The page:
Daniel J. Hopkins, Marc Merdith, Michael Morse, Sarah Smith, and Jesse Yoder have written this article for the Journal of Empirical Legal Studies. Here is the abstract:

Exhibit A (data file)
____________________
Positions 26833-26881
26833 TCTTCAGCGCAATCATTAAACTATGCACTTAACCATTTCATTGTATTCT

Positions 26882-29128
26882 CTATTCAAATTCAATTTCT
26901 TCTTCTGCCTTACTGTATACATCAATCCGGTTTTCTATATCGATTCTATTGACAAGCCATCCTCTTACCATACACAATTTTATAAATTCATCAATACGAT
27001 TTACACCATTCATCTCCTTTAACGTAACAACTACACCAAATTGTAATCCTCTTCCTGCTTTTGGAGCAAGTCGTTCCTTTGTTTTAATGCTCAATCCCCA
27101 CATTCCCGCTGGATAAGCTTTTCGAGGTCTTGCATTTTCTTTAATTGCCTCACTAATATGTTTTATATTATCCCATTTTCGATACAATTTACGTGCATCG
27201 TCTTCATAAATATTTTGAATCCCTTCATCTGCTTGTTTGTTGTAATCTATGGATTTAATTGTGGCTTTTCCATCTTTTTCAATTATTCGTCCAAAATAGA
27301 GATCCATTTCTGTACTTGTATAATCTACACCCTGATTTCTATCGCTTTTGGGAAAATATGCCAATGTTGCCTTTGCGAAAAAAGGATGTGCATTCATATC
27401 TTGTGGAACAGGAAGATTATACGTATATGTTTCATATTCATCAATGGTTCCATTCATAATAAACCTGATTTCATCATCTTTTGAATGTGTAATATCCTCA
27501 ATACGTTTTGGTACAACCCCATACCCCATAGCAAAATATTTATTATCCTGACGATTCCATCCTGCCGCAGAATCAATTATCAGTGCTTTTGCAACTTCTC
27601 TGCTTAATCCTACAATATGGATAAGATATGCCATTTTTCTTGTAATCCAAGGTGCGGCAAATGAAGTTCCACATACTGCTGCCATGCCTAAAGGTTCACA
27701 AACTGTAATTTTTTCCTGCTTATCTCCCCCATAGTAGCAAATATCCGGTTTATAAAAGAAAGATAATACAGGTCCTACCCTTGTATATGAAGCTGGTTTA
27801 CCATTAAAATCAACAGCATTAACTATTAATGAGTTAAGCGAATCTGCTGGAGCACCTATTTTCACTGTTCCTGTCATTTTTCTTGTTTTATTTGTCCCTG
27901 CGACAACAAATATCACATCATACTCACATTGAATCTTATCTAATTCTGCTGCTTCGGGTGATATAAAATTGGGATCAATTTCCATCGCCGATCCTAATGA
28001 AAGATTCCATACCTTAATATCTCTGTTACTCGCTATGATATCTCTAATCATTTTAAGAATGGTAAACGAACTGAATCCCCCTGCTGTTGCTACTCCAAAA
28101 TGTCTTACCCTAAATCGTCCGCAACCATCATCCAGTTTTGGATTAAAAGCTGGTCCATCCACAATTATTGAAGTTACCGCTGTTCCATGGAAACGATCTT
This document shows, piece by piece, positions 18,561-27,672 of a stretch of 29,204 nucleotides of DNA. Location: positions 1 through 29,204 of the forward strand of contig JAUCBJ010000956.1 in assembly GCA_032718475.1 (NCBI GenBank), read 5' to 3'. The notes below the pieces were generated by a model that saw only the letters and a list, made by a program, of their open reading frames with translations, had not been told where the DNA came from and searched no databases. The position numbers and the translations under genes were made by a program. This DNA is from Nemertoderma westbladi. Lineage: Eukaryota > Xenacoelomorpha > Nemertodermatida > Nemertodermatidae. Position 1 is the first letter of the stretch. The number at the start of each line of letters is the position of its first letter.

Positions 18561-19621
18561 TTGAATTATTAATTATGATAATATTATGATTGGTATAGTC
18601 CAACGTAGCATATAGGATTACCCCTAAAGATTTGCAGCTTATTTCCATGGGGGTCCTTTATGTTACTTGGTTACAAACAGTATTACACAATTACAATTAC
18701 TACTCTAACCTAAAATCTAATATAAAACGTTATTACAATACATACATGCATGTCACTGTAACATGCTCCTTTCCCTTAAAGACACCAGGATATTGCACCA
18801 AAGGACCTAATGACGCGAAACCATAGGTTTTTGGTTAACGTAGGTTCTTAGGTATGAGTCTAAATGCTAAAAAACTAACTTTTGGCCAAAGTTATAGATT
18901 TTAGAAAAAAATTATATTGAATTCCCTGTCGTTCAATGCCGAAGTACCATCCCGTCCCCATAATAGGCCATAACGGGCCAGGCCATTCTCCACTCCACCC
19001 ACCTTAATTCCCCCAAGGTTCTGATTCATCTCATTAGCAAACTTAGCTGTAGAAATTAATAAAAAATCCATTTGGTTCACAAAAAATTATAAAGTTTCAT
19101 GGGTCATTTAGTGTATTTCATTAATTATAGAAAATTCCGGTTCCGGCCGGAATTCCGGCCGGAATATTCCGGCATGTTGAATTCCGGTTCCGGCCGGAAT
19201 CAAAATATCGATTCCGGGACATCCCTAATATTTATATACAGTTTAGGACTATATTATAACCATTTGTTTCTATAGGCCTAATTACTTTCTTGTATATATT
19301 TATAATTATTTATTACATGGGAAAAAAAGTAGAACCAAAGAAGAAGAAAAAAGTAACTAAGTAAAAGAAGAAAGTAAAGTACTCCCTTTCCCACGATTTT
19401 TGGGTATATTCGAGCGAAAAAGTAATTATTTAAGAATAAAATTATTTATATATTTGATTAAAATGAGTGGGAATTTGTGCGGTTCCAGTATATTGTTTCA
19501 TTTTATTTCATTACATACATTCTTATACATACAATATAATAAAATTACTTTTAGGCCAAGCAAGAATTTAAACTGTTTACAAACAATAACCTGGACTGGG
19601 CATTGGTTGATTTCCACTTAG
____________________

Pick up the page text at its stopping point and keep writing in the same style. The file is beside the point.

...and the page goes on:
One contentious question in contemporary election administration is the impact of voter identification requirements. We study a Virginia law that allows us to isolate the impact of requiring voters to show photo identification. Using novel, precinct-level data, we find that the percentage of registered voters without a driver’s license and over age 85 are both positively associated with the number of provisional ballots cast due to a lack of a photo ID. To examine the law’s impact on turnout, we associate precinct-level demographics with the change in turnout between the 2013 gubernatorial and 2014 midterm elections. All else equal, turnout was higher in places where more active registered voters lacked a driver’s license. This unexpected relationship might be explained by a targeted Department of Elections mailing, suggesting that the initial impact of voter ID laws may hinge on efforts to notify voters likely to be affected.